Hope you have a wonderful Mother’s Day
PS Most hearts drawn on cards are inaccurate so here is an accurate one

Between the two of them, I think they got it covered.

Tuesday, May 3, 2011

Finding out the true cost of an arm and leg in the planetary healthcare system

I now know what they mean when people comment that healthcare in Planet Big Apple can cost you an arm and a leg.

I’m also realising it will be no mean feat to make it through our planetary visit with all our body parts intact. This is not because the locals have openly displayed any desire to conduct biological experiments to discover why our teeth are so crooked and our brows so furrowed. It is simply that in our current home, how sick you are appears to depend to some extent on which insurance plan you possess and what procedures it covers.

Take our annual check-ups, for example. An admirable institution and one I fully appreciate is a good idea now that Superalien and I are starting to look increasingly like ET. However on our last visit, surprisingly both of us were independently advised by our charming general practitioner that our alien hearts were murmuring and that we should have an echo cardiogram.

Just by chance, said doctor had recently installed the necessary device in another one of his offices and when I turned up for my appointment, it would appear from the number of other patients waiting for the same test there is a lot of murmuring in our neighbourhood. Perhaps all this low-key coronary chatter is why New York is the city that never sleeps.

Thankfully, as you may have guessed, both our alien murmurs magically had disappeared and there was no need to remove said hearts. My shoulder however is not so fortunate. To be fair, I have actually seen the golf ball-sized (it looks that big to me) lump of calcium which is preventing me from being the obviously brilliant American football thrower I will become once it is removed.

I’ve seen it because it’s there in the MRI images they took when I was stuck for 30 minutes in a very noisy torpedo tube. In my local neck of the woods, Norn Iron, the waiting list for an MRI scan is years as the number of machines we possess you can probably count on one hand - here, that’s as many as can be found in medical offices on just one street. My experience ran like this.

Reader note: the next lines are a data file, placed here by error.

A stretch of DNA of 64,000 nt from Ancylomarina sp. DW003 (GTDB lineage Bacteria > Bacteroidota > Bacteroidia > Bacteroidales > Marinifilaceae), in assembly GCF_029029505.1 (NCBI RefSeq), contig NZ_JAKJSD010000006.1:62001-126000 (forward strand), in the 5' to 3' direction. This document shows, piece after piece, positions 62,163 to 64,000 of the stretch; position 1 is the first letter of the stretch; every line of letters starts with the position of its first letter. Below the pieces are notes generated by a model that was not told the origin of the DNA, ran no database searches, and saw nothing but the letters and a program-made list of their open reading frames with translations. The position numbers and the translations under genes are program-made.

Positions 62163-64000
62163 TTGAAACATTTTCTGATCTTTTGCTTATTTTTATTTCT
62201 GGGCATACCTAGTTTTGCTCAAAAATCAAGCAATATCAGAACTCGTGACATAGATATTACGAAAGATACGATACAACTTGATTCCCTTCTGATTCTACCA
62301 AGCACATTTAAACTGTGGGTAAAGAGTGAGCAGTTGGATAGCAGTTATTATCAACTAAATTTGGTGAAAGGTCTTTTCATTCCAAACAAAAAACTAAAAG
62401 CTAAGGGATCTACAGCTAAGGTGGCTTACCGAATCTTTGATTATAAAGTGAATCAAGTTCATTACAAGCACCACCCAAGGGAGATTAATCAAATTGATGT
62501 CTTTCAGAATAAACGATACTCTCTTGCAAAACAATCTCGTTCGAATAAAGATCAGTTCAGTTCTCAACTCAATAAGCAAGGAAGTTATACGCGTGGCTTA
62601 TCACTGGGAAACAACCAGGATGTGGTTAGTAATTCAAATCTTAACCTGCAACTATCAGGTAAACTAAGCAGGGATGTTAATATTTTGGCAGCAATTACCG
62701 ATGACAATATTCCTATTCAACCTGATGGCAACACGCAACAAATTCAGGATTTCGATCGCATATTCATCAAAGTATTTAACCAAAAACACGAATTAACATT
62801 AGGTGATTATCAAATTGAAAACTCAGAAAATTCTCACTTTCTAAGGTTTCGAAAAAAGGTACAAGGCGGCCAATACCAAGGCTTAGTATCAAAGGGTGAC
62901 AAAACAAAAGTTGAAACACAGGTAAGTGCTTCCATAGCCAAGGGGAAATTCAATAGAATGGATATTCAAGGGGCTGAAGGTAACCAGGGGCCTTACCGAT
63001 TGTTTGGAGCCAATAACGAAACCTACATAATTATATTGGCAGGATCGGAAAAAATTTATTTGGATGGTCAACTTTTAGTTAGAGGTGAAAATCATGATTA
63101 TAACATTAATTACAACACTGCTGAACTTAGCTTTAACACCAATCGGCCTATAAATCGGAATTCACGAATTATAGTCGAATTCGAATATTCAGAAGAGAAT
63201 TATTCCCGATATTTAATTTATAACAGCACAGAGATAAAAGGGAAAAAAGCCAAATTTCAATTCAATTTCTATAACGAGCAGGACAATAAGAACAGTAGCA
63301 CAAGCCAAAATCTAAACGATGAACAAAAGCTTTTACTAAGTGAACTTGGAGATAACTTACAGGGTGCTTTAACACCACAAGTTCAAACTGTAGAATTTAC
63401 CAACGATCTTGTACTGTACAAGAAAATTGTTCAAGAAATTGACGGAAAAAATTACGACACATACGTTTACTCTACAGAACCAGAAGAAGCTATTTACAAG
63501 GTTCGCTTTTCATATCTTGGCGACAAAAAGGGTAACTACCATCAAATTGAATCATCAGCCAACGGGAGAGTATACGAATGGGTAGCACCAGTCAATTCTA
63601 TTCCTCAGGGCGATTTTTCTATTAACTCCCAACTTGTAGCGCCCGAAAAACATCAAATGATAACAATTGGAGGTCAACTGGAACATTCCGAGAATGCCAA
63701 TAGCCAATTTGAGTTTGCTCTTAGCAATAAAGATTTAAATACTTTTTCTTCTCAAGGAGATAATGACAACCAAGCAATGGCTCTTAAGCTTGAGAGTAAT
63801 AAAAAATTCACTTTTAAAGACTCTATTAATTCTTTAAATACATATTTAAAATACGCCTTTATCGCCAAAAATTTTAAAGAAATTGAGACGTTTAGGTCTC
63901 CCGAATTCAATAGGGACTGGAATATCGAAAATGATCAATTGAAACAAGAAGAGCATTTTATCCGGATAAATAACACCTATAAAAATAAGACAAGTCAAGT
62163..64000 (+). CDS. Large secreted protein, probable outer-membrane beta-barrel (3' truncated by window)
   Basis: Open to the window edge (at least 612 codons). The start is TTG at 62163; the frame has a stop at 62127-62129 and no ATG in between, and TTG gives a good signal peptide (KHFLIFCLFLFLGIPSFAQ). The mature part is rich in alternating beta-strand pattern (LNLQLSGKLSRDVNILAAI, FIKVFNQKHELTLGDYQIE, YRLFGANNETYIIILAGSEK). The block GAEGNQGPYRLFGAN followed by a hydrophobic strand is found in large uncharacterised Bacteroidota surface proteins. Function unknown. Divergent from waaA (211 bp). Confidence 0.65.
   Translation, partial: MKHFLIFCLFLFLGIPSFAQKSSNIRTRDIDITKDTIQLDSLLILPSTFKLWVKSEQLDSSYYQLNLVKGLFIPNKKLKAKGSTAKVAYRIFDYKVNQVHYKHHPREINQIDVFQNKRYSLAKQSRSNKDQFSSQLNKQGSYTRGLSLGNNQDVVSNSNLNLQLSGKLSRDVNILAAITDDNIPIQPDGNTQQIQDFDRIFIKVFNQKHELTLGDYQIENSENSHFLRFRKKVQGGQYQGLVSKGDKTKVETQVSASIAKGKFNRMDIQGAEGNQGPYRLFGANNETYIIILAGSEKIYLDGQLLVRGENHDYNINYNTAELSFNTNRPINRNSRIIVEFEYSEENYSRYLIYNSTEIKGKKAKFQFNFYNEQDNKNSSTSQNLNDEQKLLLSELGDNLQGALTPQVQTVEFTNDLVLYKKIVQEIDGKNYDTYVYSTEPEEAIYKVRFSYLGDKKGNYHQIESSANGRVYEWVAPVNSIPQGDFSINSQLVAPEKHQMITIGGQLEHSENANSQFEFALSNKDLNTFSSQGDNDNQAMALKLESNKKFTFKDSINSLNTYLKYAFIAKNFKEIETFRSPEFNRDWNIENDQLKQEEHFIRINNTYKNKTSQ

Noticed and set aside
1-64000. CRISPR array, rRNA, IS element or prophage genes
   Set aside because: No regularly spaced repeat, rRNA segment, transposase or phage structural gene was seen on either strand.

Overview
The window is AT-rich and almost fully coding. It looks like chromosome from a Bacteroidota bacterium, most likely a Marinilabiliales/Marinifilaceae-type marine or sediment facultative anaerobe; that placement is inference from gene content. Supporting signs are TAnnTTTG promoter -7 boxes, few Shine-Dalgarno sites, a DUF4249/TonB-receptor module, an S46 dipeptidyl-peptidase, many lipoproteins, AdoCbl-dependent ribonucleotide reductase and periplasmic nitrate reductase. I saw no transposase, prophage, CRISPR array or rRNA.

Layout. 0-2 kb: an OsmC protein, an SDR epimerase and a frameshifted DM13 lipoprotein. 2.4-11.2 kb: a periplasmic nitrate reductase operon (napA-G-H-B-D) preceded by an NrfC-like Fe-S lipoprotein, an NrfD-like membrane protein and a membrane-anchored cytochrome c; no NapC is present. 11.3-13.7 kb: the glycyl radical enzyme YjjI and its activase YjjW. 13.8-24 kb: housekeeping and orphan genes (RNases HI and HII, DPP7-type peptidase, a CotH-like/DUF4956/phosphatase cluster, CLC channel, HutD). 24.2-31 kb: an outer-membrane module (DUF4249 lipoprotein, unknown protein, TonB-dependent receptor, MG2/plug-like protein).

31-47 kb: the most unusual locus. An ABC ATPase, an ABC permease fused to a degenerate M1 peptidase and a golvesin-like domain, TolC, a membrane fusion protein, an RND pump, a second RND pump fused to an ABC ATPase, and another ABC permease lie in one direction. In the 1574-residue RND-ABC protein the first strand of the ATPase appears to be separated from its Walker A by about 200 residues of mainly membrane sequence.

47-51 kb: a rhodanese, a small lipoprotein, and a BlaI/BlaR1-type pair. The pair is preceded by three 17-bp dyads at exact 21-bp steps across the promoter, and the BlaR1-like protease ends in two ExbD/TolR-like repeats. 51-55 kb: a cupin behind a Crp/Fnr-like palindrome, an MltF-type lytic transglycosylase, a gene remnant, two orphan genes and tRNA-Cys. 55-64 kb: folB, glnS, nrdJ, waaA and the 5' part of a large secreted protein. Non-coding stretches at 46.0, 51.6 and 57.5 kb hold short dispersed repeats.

Very nice assistant: “The doctor would like you to have an MRI so we’ll just clear it first with your medical insurance”
Me: “Actually I’m a bit claustrophophic. Is it really necessary?” (Remember this is to do with my shoulder).
Very nice assistant: “Well you can have this other – oh, but I’ve just found out that you are covered for the MRI so that would definitely be best”.

I made the appointment for the next week (I was busy the next day, not them). The whole thing took an hour. Just like the National Health.

I’m also battling to hold on to my teeth. I can understand why, with the preoccupation over pearly white dentures, the locals may be inclined to tear the whole lot out. But this would not be covered in the medical plan. So they’re starting small and my trusted dentist is currently concentrating on getting three out which will allow him to crown another.

This of course has nothing to do with his recent move into enlarged premises. In the same way that my optician who has also moved up and out in the world (office-wise that is) has just decided my eyesight is bad enough to require highly specialized, highly expensive eye-glass lenses. Lenses that are described by my medical plan as only necessary for those who have had corrective surgery. Perhaps she was going on the fact that I was rubbing my eyes and blinking – but only after looking at the bill she presented, almost all of which I had to pay.

We were in fact forewarned. At the famous “cultural" seminar we attended on landing, we were told that when asked their 5 most important goals in life, Americans included being a better healthcare consumer. We had no idea what they meant – literally. At the time we envisaged they meant being up-to-date on the latest treatments or making sure they went to the doctor more regularly. How naïve we were then.

Nearly three years and two medical plans later, I’m still a rookie who gets stung for the non-covered high performance glass lenses but at least my soon-to-be-downsized shoulder is not going to cost me an arm and a leg. That’s because I’m writing “Not this one - the left shoulder” on them before I go into the operating room!